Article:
'Somebody has to say Marcus isn't a demon'

The Fresno Bee/March 19, 2004
By Jennifer Fitzenberger

Accused mass murderer Marcus Wesson was a loving father who took in kids needing a home and dreamed of sailing with them around the world, a friend said Wednesday.

Bob Jackman, who lived with Wesson and his family for a couple of months about eight years ago, said the man he knows wouldn't have shot two young women and seven children at a west-central Fresno home.

"Somebody has to say that Marcus isn't a demon," Jackman, 52, said from outside his home in Marshall, a tiny coastal town about an hour north of San Francisco. "It is hard to imagine he did what he did."

Authorities plan to search Wesson's 60-foot tugboat, which is floating about 100 feet from shore. Fresno detectives reportedly arrived in Marshall on Wednesday afternoon and took a quick look at the wood and concrete boat. They are expected to do a more thorough search today.

Marin County sheriff's officials have been guarding the boat since Tuesday, making sure no one disturbs it. Deputies who were in the area wouldn't comment late Wednesday.

Wesson bought the boat about eight years ago, said Jackman, who lived on it for about three years before Wesson.

The boat, which used to be called the Sudan, was renamed Sanctuary by Wesson, Jackman said.

"I welcomed them with open arms," Jackman said, adding that Wesson's family had 17 members when he bought the boat.

Jackman said Wesson told him some of the children had no place to live, so he took them in. "They needed a home, and they needed some guidance," he said. The children were home schooled, teaching each other, Jackman said. In the beginning, Jackman spent hours rowing Wesson, his wife, Elizabeth, and their children to and from the boat until Wesson got used to it.

"Marcus had dreams, and one of his dreams was to take Sudan, turn it into a three-mast schooner and sail away with his kids," Jackman said. The friend said Wesson and his wife were affectionate parents. "There was nothing deviant going on," Jackman said.

Other nearby residents said the entire family regularly dressed in black clothing.

Police said Wesson might have fathered some of his grandchildren. Jackman, though, said he saw no evidence of incest or polygamy.

Wesson talked about making a mast out of aluminum light posts. But Jackman said he talked him out of it. Jackman said Wesson liked to take things apart and reuse the pieces.

Police found 12 coffins in Wesson's Fresno home, and a relative said he planned to use the wood to make furniture. Jackman said it sounded like something Wesson might do: "It's not that far of a stretch."

Jackman said Wesson had a keen sense of humor, and the two sometimes talked politics. He said they never talked about religion because Jackman didn't like talking about that.

Jackman said Wesson became upset when someone accused him of child endangerment in January. He figured something that happened in Fresno must have pushed him over the edge.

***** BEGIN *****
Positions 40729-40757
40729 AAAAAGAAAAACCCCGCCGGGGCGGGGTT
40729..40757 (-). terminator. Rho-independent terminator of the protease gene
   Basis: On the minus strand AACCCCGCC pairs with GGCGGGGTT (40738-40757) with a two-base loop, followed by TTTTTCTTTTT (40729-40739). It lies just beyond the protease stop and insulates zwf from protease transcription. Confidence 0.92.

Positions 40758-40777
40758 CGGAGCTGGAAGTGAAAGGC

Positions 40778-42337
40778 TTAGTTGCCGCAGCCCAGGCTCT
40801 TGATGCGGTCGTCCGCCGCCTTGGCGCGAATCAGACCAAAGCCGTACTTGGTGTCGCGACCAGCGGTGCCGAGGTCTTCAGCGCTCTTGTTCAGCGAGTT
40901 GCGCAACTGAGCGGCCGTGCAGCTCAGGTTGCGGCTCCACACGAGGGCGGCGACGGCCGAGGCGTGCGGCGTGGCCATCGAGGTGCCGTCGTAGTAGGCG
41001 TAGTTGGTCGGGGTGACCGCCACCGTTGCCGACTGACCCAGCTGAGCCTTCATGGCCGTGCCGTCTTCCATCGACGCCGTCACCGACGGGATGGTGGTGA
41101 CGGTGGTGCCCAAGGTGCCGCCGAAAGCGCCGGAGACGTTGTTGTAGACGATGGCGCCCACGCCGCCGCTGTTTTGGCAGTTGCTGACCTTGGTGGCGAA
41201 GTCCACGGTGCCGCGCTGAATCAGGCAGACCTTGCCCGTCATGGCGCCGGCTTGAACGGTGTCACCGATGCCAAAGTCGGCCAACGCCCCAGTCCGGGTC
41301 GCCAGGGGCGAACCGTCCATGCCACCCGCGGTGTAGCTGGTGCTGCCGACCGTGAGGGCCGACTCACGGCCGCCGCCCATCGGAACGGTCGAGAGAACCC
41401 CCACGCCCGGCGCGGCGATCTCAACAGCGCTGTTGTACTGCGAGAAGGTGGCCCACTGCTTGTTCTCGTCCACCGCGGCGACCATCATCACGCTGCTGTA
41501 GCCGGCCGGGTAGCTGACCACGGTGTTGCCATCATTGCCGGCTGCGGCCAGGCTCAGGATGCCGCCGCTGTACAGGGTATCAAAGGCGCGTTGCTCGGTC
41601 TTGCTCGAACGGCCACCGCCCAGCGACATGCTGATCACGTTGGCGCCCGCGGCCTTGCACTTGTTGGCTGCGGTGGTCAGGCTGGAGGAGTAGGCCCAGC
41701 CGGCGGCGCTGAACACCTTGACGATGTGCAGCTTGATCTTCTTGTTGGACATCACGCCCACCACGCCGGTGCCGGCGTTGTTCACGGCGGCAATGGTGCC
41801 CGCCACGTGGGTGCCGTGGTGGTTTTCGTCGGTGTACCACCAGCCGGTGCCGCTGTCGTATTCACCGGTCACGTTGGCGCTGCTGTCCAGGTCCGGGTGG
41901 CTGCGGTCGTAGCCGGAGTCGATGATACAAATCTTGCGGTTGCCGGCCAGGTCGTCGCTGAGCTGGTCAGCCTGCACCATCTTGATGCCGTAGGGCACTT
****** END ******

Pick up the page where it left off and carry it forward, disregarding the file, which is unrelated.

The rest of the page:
"I think Marcus was pushed into a corner, and he had taken all he could take," Jackman said as tears welled in his eyes and fell to his cheeks. "You can only push so far, and something has to snap."

Other residents in Marshall said the news didn't surprise them.

Chris Rainsford, whose house is about 100 feet from Wesson's boat, said he found out about the murders Saturday morning from deputies who were checking out the boat. Rainsford said his first reaction was, "I knew it."

Rainsford said he last saw Wesson on March 10, when Wesson was in Marshall checking his boats. Wesson got a strange look in his eye and raised his voice when he learned that a boat he once owned had been wrecked in a recent storm.

Rainsford said Wesson told him he was back to work on his boats after fixing up two of his homes.

Rainsford said Wesson had two other boats: a 60-foot boat in which he kept supplies such as buckets and kerosene for stoves, and a 19-foot boat.

Rainsford and neighbor David Harris called authorities on Wesson several times for being loud. Wesson and his children used to run noisy generators late into the night and paddle ashore in rowboats before sunup.

The neighbors said Wesson was around mostly in the summer. Harris said he asked Wesson several times to keep quiet with no success before he finally called authorities. Neighbors said officials kicked the Wesson family off the boat about two months ago.

The family would row ashore just feet from Harris' kitchen window, then trudge up steps that lead to the shoulder of Highway 1.

Harris said Wesson got angry when Harris threatened to take out the steps and replace them with a fence.

"Marcus said if I did that, he was going to sue me," Harris said, adding that he put in the fence without Wesson taking any legal action.

Rainsford, 47, said he checks the boats for damage after storms. He said he has been on Wesson's boat to check for water leaks.

Inside are several makeshift bunks with mattresses and sheets on plywood planks, Rainsford said. He said he remembers seeing a cutting board and a knife, a woman's undergarment hanging over a shower stall and an old head of cabbage in the kitchen.

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